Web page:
Khinkali

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Khinkali
ხინკალი
Khinkali crop.jpg
Alternative name(s) Kudi, kuchi
Place of origin Georgia
Main ingredient(s) Filling: spiced meat (beef. pork, or lamb), herbs, onions, garlic. Cheese, potato or mushroom fillings are alternatives to meat.
  • [[wikibooks:Cookbook:Khinkali
    ხინკალი |Cookbook:Khinkali
    ხინკალი ]]
  • [[commons:Special:Search/Khinkali
    ხინკალი|Khinkali
    ხინკალი]]

Khinkali (Georgian: ხინკალი About this sound listen ) is a Georgian dumpling[1][2] which originated in the Georgian regions of Pshavi, Mtiuleti and Khevsureti.[3] Varieties of Khinkali spread from there across different parts of the Caucasus.[4] Khinkali is filled with various fillings, mostly with spiced meat (usually beef and pork in Georgia, beef in Azerbaijan and other Muslim-majority areas, and sometimes lamb), herbs (usually coriander), and onions. Mushrooms, potatoes, or cheese may be used in place of meat.

Khinkali is eaten plain, or with coarse black pepper. The meat filling is uncooked when the Khinkali is assembled, so when cooked the juices of the meat are trapped inside the dumpling. The khinkali is typically consumed first by sucking the juices while taking the first bite, in order to prevent the dumpling from bursting. The top, where the pleats meet, is tough, and is not supposed to be eaten, but discarded to the plate so that those eating can count how many they have consumed. In Georgia, this top is called the "kudi" (Georgian ქუდი, hat) or "kuchi" (Georgian კუჭი, belly button). The towns of Dusheti, Pasanauri and Mtskheta are particularly famous for their Khinkali.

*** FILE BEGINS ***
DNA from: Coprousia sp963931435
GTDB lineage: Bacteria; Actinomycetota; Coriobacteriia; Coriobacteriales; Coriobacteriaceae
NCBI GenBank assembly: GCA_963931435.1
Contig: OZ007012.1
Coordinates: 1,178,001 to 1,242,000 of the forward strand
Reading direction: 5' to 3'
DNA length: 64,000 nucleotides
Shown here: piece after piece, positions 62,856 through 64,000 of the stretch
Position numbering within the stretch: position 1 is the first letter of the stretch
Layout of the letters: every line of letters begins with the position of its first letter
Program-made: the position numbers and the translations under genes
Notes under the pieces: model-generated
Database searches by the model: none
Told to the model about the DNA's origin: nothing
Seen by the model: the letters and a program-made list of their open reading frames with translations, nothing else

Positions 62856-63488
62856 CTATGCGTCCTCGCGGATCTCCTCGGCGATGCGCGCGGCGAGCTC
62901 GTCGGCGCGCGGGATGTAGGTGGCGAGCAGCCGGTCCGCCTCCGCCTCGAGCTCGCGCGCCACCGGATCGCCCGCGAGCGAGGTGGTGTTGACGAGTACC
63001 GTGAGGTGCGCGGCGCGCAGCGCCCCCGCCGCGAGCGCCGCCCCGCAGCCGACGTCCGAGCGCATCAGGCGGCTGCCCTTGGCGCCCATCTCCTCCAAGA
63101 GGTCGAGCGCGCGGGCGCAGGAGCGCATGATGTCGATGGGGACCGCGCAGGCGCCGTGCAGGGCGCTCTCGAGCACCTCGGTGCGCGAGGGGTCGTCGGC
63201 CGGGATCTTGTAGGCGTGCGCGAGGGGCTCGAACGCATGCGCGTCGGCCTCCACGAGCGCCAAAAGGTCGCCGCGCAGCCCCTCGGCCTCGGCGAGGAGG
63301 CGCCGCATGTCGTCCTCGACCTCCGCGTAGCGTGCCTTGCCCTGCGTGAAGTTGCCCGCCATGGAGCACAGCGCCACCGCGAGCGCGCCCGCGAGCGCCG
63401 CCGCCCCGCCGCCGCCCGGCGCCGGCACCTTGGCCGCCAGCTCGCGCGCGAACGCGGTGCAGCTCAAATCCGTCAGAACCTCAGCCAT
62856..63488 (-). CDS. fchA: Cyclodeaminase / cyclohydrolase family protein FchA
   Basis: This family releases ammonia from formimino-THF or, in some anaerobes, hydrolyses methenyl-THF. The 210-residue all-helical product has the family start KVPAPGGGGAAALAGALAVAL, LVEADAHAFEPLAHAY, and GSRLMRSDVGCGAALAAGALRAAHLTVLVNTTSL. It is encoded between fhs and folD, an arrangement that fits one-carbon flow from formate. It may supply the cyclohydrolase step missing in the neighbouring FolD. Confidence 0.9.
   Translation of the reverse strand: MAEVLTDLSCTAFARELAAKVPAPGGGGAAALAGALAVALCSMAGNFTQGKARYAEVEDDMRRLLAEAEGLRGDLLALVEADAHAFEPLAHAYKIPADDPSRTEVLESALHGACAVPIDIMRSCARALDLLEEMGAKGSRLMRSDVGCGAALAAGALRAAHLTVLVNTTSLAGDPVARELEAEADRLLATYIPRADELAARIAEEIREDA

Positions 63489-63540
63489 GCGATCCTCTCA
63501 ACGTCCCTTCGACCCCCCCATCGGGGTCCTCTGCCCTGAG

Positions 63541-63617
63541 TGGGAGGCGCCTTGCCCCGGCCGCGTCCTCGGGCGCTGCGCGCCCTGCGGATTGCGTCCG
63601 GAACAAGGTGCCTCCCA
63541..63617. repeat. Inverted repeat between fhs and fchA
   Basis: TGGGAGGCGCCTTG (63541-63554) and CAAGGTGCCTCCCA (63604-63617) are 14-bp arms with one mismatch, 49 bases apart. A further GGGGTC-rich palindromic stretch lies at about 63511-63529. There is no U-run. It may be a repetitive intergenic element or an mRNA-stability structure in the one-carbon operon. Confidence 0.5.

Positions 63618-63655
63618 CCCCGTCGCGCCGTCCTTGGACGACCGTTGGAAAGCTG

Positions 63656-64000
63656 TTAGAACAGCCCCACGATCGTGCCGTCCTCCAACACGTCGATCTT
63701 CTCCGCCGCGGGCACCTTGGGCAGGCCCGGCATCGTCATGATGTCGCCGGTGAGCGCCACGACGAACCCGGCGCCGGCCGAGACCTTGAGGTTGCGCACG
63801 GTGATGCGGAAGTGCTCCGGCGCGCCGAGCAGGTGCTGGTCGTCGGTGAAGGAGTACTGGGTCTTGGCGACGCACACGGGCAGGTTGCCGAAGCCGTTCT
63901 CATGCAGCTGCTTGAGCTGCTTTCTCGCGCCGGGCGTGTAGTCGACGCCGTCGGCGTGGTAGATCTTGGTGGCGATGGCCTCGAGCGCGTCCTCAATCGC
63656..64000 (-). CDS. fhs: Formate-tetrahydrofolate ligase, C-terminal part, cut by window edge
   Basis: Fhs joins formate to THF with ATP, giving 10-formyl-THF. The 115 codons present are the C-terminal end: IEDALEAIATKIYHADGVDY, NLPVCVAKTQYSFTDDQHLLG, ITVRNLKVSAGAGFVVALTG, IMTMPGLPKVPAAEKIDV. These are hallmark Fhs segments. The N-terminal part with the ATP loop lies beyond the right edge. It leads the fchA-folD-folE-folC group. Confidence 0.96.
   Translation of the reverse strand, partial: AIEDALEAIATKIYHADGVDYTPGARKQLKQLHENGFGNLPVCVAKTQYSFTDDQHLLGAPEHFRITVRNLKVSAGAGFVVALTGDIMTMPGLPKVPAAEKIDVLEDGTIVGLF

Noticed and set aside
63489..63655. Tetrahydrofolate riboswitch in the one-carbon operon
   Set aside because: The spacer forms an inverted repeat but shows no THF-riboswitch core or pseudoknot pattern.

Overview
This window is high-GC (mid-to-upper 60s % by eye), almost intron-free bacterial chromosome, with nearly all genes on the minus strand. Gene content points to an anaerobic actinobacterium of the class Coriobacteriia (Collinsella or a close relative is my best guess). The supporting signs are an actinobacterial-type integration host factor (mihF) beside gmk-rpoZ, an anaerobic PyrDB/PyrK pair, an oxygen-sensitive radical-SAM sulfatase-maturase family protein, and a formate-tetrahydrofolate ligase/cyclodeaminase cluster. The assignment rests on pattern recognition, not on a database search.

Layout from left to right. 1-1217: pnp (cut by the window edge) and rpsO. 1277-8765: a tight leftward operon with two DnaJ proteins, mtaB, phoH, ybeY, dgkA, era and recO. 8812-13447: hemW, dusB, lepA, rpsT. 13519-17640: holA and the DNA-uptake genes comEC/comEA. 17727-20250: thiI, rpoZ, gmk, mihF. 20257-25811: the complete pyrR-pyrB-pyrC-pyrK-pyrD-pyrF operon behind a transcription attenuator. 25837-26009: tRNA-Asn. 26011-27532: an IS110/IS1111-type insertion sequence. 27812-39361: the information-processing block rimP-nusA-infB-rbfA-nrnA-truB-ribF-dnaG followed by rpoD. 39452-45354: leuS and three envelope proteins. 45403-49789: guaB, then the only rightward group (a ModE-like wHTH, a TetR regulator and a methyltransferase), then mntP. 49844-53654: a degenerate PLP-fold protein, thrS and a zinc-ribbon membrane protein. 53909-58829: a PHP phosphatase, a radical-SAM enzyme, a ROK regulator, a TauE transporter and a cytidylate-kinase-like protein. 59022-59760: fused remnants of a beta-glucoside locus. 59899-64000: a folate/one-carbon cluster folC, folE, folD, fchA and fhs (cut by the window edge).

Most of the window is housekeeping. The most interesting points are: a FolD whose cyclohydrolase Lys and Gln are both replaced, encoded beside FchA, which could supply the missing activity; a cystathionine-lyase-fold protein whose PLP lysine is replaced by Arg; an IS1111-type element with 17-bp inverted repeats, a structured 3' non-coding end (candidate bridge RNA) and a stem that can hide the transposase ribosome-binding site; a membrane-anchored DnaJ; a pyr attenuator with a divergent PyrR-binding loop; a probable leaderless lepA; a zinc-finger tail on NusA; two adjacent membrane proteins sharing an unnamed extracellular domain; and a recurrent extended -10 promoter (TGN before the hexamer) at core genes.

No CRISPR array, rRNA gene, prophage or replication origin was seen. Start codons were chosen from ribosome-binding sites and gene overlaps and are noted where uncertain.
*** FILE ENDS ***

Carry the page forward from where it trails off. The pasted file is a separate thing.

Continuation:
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External links[edit]

Khinkali recipe in HD video- English